While some of these stories were published earlier, the massive success of Sir Arthur Conan Doyle’s Sherlock Holmes’ adventures kicked off a bumper crop of authors trying to match his success. In the Big Book, we see such literary luminaries as Charles Dickens, WilkieCollins, Thomas Hardy, Oscar Wilde, and Guy de Maupassant trying their hands at the detective short story, to greater or lesser success. Most of the other authors were not so familiar, at least to me. Many are unknown to today’s reader.
Otto Penzler has written a brief introduction to each story with helpful background on the story and author. I was delighted to find the first mystery stories featuring the female detective, much different from today’s market! It’s impossible to pinpoint a favorite story in such a massive collection, but these display the panoply of British society from high to low and a considerable degree of inventiveness.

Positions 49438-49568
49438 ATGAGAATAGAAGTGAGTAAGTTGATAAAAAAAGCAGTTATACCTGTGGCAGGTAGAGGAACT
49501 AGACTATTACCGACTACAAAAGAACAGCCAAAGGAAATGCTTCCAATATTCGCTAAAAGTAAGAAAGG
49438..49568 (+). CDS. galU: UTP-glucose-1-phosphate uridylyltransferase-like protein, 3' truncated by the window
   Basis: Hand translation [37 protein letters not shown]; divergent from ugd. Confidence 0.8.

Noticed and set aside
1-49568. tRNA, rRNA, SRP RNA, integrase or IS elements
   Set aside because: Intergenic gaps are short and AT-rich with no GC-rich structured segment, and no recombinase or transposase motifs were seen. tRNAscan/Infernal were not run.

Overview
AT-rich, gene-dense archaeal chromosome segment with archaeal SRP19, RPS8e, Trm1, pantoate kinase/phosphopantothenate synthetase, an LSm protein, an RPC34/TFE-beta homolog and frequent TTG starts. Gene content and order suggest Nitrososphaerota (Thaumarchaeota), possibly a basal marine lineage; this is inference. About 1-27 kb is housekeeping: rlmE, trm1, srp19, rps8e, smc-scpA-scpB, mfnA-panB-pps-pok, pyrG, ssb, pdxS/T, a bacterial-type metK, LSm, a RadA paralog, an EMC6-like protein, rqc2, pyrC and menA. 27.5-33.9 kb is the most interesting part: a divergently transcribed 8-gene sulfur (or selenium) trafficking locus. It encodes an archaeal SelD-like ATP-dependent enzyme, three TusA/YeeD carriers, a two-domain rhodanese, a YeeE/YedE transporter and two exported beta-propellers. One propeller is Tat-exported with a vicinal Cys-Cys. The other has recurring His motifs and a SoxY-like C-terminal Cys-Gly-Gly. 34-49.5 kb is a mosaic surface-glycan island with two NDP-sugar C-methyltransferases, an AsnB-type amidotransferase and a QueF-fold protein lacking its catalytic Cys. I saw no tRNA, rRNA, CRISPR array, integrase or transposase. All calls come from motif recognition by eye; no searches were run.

It struck me that the authors and the British reading public must have had a fascination with all things “exotic,” from fine jewels (usually from foreign lands) and unusual detectives with unusual methods. One even used an Indian snake-charmer to aid him in his investigations. I expect this fascination can be attributed to the immense expansion of the British Empire in the era.
The Big Book of Victorian Mysteries is an invaluable addition to the shelf of the scholar, collector, and readers of detective stories. I highly recommend it as a “bedtime” book as well.
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